Reality means running a deficit
TheStar.com – Opinion/editorial – Reality means running a deficit
October 23, 2008
Given the latest global financial crisis, it should come as no surprise that Ontario is now facing a budgetary deficit for the current fiscal year. Premier Dalton McGuinty has prudently resisted calls to slash vital programs out of a misguided fear of red ink in tough times.
The province’s fiscal update yesterday put the deficit at $500 million. Saving $108 million, primarily through slowing down planned programs, helped keep the deficit in check. Far better to run a small deficit than make big cuts to core health and social programs that people rely on, or infrastructure spending that stimulates the economy.
In light of continued economic uncertainties, McGuinty’s cautious approach makes sense. If Ontario’s fiscal situation weakens next year, as many predict, he will have tougher choices to make.
“Ontarians are understandably anxious and concerned for their future,” Finance Minster Dwight Duncan said in delivering the fiscal update. That’s a statement of reality. For the sake of looking busy, or bold, it may have been easier to do what New Democrats and Progressive Conservatives suggest: spend our way out of the crisis or slash spending to avoid a deficit. Both alternatives are oversimplified in present circumstances.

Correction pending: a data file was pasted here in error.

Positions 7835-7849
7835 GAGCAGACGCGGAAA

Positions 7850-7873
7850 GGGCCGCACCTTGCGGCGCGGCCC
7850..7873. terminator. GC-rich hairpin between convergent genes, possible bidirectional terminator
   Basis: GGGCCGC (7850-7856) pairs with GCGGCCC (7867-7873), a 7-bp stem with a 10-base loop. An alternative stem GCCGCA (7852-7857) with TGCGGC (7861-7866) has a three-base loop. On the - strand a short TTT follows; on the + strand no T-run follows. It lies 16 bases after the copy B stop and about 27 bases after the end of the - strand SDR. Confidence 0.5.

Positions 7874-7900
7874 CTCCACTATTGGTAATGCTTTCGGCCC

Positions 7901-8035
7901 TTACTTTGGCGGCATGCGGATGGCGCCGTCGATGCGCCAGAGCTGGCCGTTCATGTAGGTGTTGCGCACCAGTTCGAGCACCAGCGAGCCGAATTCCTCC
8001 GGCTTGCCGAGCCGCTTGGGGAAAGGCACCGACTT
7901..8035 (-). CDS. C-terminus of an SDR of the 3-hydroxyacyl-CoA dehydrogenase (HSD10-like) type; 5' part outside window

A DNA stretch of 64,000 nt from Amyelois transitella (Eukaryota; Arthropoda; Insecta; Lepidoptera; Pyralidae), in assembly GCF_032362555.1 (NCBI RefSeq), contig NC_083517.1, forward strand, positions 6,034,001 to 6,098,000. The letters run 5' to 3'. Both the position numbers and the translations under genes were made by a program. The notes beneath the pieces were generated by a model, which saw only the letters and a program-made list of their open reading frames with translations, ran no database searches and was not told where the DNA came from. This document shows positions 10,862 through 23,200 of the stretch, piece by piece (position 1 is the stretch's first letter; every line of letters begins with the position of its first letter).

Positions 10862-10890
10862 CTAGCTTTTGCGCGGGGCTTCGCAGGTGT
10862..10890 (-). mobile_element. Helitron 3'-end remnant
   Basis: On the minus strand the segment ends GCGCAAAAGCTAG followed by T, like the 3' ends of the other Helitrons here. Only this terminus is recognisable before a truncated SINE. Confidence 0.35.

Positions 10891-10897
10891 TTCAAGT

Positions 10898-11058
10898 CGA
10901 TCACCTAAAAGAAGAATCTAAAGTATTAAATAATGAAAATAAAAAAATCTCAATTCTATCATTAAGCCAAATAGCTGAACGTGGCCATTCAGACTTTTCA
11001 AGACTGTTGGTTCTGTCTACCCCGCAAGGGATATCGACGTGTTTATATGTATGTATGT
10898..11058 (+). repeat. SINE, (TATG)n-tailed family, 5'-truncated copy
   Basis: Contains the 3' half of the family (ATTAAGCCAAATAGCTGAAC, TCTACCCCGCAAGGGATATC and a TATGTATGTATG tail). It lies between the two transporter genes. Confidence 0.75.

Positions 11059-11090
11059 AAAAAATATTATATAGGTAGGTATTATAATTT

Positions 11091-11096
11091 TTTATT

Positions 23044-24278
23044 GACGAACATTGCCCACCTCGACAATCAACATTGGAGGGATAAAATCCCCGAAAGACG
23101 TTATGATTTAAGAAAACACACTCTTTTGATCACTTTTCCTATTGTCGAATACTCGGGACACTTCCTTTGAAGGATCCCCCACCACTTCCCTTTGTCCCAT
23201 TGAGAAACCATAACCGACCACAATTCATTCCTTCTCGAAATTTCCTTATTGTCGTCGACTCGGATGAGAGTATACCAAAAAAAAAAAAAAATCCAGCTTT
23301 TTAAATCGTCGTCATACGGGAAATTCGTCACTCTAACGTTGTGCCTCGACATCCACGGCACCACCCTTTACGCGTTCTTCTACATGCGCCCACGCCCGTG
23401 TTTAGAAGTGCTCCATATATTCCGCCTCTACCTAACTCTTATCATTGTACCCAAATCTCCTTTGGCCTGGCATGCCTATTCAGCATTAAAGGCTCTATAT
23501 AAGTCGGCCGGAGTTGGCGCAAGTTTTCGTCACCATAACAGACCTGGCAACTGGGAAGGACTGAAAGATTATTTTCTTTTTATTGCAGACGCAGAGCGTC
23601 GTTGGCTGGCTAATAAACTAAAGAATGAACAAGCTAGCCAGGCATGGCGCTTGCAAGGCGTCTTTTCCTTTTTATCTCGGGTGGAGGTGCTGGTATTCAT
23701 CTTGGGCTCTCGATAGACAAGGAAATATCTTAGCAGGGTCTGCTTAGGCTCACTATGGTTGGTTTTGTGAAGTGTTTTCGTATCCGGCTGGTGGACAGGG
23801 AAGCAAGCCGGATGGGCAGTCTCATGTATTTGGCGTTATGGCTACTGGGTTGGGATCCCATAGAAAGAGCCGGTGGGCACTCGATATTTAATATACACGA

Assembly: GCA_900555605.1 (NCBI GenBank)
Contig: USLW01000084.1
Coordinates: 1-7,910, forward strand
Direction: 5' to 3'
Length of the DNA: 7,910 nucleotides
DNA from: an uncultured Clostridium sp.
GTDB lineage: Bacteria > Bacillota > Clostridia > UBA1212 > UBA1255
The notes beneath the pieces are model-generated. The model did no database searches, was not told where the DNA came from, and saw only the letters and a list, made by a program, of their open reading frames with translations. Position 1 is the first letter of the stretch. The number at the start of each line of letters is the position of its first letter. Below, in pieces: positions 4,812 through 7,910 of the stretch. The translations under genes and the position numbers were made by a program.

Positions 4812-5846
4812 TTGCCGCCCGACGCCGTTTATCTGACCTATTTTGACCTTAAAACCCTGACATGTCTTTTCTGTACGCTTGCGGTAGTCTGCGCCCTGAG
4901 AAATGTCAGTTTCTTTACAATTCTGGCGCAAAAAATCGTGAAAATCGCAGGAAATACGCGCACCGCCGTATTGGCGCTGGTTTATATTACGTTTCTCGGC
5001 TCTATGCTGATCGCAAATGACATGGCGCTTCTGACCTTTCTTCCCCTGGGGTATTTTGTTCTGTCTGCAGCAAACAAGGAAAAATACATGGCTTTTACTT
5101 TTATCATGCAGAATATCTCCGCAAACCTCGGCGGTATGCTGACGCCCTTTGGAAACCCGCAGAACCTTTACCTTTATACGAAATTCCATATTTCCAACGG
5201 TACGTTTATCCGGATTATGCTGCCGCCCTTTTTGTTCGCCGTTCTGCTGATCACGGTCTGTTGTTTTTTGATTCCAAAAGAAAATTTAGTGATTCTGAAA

The $108 million savings are largely symbolic in a $96 billion budget: trimming discretionary government expenses, deferring non-essential school capital projects and new ventures, and delaying the start date for 9,000 new nurses and 50 family health teams. But the government is tightening its belt where it can, while safeguarding core programs and maintaining investments that stimulate the economy.
But yesterday’s update also laid the groundwork for more bad news to come in next spring’s budget. Unless world markets undergo a miraculous recovery, the 2009-2010 deficit could be considerably above the $500 million budgeted for this fiscal year. That will be a much bigger test for the government.
Cities, hospitals, universities and schools were all put on notice yesterday that they shouldn’t plan for the budget increases they had expected next year. They are already crying poor, so it will be a bitter pill to swallow. Still it was heartening that the $135 million plan to provide dental services to low-income Ontarians, and other anti-poverty measures, weren’t among the programs targeted for savings.
As Prime Minister Stephen Harper takes stock of the economic headwinds facing the nation, he would do well to borrow a page from Ontario’s economic statement by shedding any ideological hang-ups about budget deficits.